Before & After: This DIY Kitchen Reno Now Has Nearly Double the Storage
While older homes often boast solid construction, sometimes they’re lacking in other key areas. After all, what you need from your home today is a lot different than what people needed from their homes in, say, the 1950s.
Kimberly Bahelda and her husband’s 1953 kitchen, for instance, was “lacking in key areas,” she says. “There was wall space for more upper and lower cabinets that wasn’t taken advantage of. The fridge needed to be replaced, but the space left when we removed the old fridge was too small to accommodate a new model. The shelf heights were fixed, some switches weren’t connected, the lighting was dim. The appliances were quite old, and the range hood was original.”
But, Kimberly adds, the kitchen was solidly constructed, usable, and (most importantly) clean, so she saw the potential. She just wanted to make it a little more modern and functional, while also keeping costs low.
Another goal: Open up the kitchen to the adjacent living area to give a little more breathing room, and eliminate the awkward pass-through window.
Kimberly and her husband decided to mostly DIY the reno themselves, enlisting help from Kimberly’s dad — a professional skilled tradesman. Kimberly’s dad was able to do some light plumbing and drywall for the couple, and provided nearly all the tools and construction know-how the couple needed to transform the kitchen. “We saved a lot of money on labor, which is typically a huge portion of any renovation cost,” Kimberly says.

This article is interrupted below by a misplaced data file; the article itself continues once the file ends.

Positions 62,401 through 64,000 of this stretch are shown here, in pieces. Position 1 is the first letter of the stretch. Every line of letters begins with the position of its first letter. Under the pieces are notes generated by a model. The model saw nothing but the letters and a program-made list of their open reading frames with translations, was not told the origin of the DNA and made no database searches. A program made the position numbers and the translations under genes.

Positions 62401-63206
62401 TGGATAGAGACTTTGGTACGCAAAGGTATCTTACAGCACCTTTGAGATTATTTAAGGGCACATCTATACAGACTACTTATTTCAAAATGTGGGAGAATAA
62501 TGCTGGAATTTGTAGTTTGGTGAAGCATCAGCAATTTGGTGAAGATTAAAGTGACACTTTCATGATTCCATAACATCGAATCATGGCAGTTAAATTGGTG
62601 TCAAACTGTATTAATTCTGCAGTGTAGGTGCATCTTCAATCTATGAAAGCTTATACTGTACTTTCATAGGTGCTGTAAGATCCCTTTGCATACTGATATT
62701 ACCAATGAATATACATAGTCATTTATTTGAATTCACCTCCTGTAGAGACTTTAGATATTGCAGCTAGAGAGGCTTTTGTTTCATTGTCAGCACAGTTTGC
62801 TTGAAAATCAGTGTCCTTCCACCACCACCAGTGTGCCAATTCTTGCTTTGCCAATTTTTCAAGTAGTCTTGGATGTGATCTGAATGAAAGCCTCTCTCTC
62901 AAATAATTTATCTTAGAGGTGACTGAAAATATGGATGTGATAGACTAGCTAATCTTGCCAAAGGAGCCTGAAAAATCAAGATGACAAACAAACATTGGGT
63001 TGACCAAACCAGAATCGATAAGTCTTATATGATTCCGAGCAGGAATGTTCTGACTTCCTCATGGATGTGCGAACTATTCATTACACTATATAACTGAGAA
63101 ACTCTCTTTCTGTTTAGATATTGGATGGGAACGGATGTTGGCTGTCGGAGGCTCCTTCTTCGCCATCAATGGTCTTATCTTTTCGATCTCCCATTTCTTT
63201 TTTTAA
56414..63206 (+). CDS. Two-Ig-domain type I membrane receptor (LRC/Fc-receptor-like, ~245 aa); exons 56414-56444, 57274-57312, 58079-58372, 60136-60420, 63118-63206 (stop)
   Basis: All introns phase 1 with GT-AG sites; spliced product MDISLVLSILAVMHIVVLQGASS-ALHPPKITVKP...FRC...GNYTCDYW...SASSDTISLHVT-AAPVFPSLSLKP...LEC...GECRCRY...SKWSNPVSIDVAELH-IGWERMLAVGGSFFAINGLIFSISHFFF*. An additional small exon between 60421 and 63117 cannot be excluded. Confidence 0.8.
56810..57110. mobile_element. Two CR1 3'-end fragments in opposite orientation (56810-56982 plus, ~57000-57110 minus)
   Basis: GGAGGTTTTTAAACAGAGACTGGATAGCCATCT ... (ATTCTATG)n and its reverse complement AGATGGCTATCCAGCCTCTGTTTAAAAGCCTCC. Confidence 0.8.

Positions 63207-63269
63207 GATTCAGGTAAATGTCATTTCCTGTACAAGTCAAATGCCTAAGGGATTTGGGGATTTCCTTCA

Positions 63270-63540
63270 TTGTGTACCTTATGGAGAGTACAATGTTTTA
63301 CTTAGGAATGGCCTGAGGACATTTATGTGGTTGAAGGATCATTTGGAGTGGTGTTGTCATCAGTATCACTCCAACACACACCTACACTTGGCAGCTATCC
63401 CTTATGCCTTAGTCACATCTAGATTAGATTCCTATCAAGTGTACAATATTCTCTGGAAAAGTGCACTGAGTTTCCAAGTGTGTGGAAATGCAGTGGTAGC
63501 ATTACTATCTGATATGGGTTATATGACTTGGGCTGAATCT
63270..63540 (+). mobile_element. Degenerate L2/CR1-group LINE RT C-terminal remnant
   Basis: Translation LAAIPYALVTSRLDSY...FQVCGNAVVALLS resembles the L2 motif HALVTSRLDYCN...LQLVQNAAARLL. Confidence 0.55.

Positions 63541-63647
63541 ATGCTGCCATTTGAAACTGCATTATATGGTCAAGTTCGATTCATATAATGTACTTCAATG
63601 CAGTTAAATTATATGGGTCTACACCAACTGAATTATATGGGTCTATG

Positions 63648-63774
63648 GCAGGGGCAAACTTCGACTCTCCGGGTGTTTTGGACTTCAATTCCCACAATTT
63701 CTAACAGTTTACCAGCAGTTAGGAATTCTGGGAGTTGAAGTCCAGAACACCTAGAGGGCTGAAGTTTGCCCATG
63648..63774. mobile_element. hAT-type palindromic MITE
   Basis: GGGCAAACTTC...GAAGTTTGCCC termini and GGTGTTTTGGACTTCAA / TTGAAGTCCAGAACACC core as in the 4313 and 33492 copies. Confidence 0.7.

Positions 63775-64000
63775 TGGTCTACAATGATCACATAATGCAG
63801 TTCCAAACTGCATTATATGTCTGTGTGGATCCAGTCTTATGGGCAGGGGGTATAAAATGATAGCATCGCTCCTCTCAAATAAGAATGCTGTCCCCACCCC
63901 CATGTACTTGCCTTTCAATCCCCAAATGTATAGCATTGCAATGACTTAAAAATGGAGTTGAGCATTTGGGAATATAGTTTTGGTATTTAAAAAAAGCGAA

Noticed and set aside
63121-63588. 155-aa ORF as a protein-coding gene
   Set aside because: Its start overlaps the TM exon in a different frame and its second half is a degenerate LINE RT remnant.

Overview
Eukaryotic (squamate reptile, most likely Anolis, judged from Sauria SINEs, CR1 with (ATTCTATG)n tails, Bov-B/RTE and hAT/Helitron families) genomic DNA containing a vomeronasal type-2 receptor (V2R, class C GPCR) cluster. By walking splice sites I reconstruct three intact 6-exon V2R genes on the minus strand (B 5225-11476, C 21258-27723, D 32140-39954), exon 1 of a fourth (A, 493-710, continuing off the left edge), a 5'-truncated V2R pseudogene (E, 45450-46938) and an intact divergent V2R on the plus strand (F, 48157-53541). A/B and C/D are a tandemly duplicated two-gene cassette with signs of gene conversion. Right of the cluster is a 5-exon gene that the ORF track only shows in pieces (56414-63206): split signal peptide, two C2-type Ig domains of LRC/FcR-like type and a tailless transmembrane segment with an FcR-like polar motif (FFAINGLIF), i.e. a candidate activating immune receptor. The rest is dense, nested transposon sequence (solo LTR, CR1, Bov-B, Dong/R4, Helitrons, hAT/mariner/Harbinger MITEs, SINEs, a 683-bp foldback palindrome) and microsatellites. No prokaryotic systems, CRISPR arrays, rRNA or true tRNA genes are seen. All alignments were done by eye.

First, the DIY team knocked out the wall between the kitchen and the living room. It not only opened up the area, but also provided space for breakfast bar where Kimberly and her husband can pull up a chair to eat.
Kimberly ordered semi-custom cabinets to replace the old ones, choosing a deep navy for the base cabinets and bright white for the uppers. A pro installed the new quartz countertops, which are durable against both scratches and stains.
The newly renovated cook space also (finally!) features space for a new, modern refrigerator.
Extending the cabinets also helped eliminate the need for the old freestanding wire shelving unit that had been in the kitchen before. But even with all the added storage, the kitchen still feels bigger, brighter, and more open.
“For me the best ‘after’ of the renovation was taking down the wall between the kitchen and the living room,” Kimberly says. “Instead of the pass-through window we now have an open peninsula, and the whole space feels much larger.”
Furthermore, she adds, “I feel a huge sense of accomplishment knowing we did it ourselves, and I’m very proud of my husband for taking on such a large project with no previous experience.”
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This post originally appeared on Apartment Therapy. See it there: Before and After: This DIY Kitchen Reno Nearly Doubles the Storage